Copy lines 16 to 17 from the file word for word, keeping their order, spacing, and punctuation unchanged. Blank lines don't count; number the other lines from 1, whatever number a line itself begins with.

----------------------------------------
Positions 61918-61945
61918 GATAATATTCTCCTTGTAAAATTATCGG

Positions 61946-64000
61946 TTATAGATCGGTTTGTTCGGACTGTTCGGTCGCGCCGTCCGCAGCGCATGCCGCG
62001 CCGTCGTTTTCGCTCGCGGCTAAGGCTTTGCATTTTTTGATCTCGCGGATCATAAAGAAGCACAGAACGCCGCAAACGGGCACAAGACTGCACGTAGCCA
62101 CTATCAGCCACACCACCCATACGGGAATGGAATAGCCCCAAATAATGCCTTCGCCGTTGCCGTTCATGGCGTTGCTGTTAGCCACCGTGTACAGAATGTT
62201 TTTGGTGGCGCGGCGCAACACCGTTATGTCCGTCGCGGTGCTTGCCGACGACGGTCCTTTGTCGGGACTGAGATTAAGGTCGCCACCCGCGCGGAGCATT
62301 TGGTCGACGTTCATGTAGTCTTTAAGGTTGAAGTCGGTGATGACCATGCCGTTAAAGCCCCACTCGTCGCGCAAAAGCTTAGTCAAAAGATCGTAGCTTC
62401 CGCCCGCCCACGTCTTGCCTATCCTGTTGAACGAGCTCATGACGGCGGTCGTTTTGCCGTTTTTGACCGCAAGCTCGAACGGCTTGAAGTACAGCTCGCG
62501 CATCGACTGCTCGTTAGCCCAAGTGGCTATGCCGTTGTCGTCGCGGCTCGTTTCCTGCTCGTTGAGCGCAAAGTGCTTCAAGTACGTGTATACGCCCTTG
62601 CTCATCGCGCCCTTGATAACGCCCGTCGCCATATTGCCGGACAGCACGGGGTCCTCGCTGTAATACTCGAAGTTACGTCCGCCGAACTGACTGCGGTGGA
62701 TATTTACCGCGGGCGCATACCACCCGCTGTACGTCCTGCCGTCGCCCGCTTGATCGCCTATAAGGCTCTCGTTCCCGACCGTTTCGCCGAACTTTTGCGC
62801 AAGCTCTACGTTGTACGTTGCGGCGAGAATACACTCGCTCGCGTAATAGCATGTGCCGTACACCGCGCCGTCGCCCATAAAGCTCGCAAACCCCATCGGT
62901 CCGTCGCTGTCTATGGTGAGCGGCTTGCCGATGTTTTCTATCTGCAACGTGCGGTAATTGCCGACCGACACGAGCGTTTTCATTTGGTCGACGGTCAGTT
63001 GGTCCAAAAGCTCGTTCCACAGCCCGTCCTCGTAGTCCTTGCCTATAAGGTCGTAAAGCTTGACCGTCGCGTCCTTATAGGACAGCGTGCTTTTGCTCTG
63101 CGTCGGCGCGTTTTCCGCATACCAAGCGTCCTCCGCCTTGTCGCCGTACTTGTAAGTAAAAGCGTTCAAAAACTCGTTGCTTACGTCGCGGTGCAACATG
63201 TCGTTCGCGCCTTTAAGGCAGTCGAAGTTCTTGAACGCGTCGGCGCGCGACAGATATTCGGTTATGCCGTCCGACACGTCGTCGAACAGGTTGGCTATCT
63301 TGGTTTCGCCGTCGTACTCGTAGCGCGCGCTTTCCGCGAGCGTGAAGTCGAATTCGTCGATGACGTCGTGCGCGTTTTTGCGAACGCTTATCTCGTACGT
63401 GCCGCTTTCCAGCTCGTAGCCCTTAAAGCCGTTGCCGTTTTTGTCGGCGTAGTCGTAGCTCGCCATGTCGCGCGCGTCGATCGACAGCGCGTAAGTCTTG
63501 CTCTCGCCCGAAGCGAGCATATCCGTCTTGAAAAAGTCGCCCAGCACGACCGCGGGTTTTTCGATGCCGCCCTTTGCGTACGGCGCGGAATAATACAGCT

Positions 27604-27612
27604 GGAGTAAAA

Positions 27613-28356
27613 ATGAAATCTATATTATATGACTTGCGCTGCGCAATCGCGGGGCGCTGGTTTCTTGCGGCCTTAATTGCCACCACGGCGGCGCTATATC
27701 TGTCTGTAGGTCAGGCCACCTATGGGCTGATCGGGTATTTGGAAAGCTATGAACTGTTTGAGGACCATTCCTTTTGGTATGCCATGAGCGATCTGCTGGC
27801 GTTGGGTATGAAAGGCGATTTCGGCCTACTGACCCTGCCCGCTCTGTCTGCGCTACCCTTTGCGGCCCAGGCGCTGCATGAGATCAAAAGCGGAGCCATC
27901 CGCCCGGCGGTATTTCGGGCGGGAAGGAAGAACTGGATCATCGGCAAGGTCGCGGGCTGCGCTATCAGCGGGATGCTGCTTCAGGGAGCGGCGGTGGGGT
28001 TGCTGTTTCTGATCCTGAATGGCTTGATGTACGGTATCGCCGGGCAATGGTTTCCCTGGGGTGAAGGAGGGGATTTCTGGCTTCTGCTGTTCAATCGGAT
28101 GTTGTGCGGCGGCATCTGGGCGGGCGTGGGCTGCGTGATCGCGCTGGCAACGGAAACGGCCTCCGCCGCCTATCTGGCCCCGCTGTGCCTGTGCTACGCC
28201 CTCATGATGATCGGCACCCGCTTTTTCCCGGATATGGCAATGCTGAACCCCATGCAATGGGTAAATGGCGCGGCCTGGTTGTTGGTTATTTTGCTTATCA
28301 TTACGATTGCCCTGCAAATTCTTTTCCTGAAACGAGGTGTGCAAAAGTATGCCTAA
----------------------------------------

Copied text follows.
63101 CGTCGGCGCGTTTTCCGCATACCAAGCGTCCTCCGCCTTGTCGCCGTACTTGTAAGTAAAAGCGTTCAAAAACTCGTTGCTTACGTCGCGGTGCAACATG
63201 TCGTTCGCGCCTTTAAGGCAGTCGAAGTTCTTGAACGCGTCGGCGCGCGACAGATATTCGGTTATGCCGTCCGACACGTCGTCGAACAGGTTGGCTATCT